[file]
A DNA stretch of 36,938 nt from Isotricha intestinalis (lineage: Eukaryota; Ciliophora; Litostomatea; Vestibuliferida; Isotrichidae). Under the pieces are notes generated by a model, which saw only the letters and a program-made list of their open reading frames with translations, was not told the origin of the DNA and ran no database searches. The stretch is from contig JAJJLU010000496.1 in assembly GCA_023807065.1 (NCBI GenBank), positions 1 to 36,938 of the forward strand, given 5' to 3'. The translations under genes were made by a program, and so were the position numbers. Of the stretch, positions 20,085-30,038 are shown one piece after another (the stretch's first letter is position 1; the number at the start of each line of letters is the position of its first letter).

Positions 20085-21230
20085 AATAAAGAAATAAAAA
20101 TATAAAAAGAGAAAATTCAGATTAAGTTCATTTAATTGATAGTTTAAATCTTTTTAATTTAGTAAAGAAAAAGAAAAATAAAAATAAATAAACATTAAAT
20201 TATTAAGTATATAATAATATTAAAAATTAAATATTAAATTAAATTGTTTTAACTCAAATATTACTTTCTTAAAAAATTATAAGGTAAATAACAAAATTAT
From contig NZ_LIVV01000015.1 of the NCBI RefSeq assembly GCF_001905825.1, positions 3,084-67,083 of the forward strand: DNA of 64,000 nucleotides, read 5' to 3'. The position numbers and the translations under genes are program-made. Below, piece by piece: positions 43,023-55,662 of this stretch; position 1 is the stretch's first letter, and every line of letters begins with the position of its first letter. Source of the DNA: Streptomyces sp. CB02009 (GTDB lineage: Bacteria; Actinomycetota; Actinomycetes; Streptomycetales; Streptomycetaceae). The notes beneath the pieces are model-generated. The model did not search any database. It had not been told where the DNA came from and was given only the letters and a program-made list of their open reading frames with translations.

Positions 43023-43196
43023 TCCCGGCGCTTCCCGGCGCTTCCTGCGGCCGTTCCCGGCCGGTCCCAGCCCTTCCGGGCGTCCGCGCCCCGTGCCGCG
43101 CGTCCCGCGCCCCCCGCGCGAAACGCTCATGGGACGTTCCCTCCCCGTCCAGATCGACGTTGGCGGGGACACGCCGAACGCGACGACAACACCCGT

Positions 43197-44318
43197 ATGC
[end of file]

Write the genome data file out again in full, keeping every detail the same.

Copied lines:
A DNA stretch of 36,938 nt from Isotricha intestinalis (lineage: Eukaryota; Ciliophora; Litostomatea; Vestibuliferida; Isotrichidae). Under the pieces are notes generated by a model, which saw only the letters and a program-made list of their open reading frames with translations, was not told the origin of the DNA and ran no database searches. The stretch is from contig JAJJLU010000496.1 in assembly GCA_023807065.1 (NCBI GenBank), positions 1 to 36,938 of the forward strand, given 5' to 3'. The translations under genes were made by a program, and so were the position numbers. Of the stretch, positions 20,085-30,038 are shown one piece after another (the stretch's first letter is position 1; the number at the start of each line of letters is the position of its first letter).

Positions 20085-21230
20085 AATAAAGAAATAAAAA
20101 TATAAAAAGAGAAAATTCAGATTAAGTTCATTTAATTGATAGTTTAAATCTTTTTAATTTAGTAAAGAAAAAGAAAAATAAAAATAAATAAACATTAAAT
20201 TATTAAGTATATAATAATATTAAAAATTAAATATTAAATTAAATTGTTTTAACTCAAATATTACTTTCTTAAAAAATTATAAGGTAAATAACAAAATTAT
From contig NZ_LIVV01000015.1 of the NCBI RefSeq assembly GCF_001905825.1, positions 3,084-67,083 of the forward strand: DNA of 64,000 nucleotides, read 5' to 3'. The position numbers and the translations under genes are program-made. Below, piece by piece: positions 43,023-55,662 of this stretch; position 1 is the stretch's first letter, and every line of letters begins with the position of its first letter. Source of the DNA: Streptomyces sp. CB02009 (GTDB lineage: Bacteria; Actinomycetota; Actinomycetes; Streptomycetales; Streptomycetaceae). The notes beneath the pieces are model-generated. The model did not search any database. It had not been told where the DNA came from and was given only the letters and a program-made list of their open reading frames with translations.

Positions 43023-43196
43023 TCCCGGCGCTTCCCGGCGCTTCCTGCGGCCGTTCCCGGCCGGTCCCAGCCCTTCCGGGCGTCCGCGCCCCGTGCCGCG
43101 CGTCCCGCGCCCCCCGCGCGAAACGCTCATGGGACGTTCCCTCCCCGTCCAGATCGACGTTGGCGGGGACACGCCGAACGCGACGACAACACCCGT

Positions 43197-44318
43197 ATGC